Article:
Due Process Hearing

Los Angeles Special Education Attorney

If you and the school district cannot agree on your child’s eligibility for an individual education plan (IEP), the details of the IEP, or other aspects of your child’s special education, a due process hearing may be necessary to resolve the dispute. A parent or the school district may request a due process hearing. You have the option of trying mediation first. If you are considering requesting a due process hearing, or if one has already been requested, please talk to Los Angeles special education attorney Fred J. Fleming right away.

Due Process Hearing vs. Compliance Complaint

In some types of situation you should file a compliance complaint rather than request a due process hearing. Compliance complaints are appropriate when the school district has violated special education law, failed to implement an IEP, or is in some other way out of compliance.

A due process hearing is appropriate when parents and the school district cannot reach an agreement regarding aspects of your child’s education such as:

  • IEP eligibility
  • Evaluation
  • Placement
  • Services
  • Changes to the IEP program
  • Disciplinary action – expulsion or suspension

A special education lawyer can help you determine whether a compliance complaint or due process hearing is called for in your situation.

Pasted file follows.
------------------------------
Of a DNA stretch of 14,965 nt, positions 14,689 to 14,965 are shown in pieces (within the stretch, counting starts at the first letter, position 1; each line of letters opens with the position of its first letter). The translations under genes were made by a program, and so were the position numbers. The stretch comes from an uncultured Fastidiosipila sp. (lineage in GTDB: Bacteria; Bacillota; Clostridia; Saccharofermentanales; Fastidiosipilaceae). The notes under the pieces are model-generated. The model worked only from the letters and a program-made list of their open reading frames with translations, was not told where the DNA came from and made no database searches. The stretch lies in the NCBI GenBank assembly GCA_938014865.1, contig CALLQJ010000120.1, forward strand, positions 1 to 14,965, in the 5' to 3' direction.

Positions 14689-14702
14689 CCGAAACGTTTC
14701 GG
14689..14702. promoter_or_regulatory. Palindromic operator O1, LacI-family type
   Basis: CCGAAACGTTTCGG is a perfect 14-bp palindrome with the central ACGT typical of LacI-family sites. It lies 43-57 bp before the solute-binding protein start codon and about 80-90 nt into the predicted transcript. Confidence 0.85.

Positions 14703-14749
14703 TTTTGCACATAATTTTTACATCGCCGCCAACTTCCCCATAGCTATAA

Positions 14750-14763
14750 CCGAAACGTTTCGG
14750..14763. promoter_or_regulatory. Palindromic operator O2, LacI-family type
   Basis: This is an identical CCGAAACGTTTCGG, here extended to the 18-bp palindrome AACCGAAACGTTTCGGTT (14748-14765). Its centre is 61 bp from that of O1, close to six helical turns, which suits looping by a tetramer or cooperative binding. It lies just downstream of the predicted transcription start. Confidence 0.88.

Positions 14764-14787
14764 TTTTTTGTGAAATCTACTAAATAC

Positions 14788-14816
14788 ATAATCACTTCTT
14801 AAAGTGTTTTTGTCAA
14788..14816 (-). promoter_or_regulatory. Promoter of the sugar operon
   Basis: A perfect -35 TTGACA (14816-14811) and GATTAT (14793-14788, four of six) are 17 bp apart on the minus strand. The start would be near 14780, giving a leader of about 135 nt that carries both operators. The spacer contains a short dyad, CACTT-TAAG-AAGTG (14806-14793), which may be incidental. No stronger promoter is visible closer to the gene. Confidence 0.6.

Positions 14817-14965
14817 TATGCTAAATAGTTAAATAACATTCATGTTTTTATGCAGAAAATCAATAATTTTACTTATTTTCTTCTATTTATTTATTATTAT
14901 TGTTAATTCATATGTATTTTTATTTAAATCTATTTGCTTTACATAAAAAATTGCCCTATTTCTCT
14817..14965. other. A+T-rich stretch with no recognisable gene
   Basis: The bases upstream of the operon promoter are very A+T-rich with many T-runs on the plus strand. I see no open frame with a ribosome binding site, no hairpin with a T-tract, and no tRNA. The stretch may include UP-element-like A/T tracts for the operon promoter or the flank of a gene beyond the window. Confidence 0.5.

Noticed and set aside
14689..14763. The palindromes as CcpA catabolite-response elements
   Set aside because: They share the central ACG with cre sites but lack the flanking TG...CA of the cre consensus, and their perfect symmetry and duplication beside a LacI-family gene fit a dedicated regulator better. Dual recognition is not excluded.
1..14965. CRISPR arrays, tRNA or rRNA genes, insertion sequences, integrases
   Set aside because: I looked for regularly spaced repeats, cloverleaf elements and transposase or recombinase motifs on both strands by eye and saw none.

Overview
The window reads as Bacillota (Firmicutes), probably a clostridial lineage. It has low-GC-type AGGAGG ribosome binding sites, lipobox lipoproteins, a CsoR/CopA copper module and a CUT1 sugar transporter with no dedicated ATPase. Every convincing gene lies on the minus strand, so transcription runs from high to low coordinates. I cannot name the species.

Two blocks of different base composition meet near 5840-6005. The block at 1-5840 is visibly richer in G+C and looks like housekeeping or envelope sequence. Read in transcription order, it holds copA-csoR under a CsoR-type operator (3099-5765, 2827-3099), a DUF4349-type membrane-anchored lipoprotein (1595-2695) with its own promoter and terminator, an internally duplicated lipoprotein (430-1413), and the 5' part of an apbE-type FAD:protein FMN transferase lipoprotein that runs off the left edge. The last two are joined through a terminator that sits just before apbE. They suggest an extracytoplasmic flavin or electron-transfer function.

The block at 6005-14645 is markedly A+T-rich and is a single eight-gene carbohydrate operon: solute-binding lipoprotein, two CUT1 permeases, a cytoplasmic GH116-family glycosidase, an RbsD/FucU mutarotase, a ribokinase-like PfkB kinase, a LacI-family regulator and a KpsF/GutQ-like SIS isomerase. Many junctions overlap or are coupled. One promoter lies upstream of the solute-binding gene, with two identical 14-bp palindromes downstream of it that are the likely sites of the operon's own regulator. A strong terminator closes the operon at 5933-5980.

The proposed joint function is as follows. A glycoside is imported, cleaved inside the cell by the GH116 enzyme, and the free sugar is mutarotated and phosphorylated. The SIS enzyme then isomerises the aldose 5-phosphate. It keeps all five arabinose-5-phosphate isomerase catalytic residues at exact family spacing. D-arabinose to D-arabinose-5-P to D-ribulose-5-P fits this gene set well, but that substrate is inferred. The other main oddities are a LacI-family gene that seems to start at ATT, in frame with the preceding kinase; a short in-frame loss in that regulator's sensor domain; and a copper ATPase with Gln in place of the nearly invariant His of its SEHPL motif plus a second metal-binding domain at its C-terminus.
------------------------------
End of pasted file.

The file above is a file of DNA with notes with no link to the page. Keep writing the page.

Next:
The Due Process Hearing

The due process hearing is similar to a civil trial. It is held in front of an Administrative Law Judge. Both sides make an opening statement, call witnesses, present evidence, and make a closing statement.

You are not required to use an attorney during your due process hearing, but it can greatly increase the likelihood of a positive outcome. A due process hearing is a formal and complicated legal proceeding, like a trial.

Resolution Meeting and Mediation

If you request a due process hearing, the school district must offer to hold a resolution meeting in which you meet with a representative of the district and attempt to work things out. If you can reach an agreement it is put in writing and is legally binding. You can refuse to have a resolution meeting. If the school district has requested the due process hearing it does not have to offer a resolution meeting.

You can also try mediation before a due process hearing. Mediation is not as formal as a due process hearing, and gives you a chance to try to work things out with the help of an impartial third party.

If you have questions about a special education dispute or are considering a due process hearing, the Law Office of Fred J. Fleming can help. Please contact us online right away to learn more and schedule your initial consultation.

The materials on this website are for general information purposes only. This website does not create an attorney-client relationship.
Any description of previous success is not intended to and does not imply success regarding your potential lawsuit or hearing.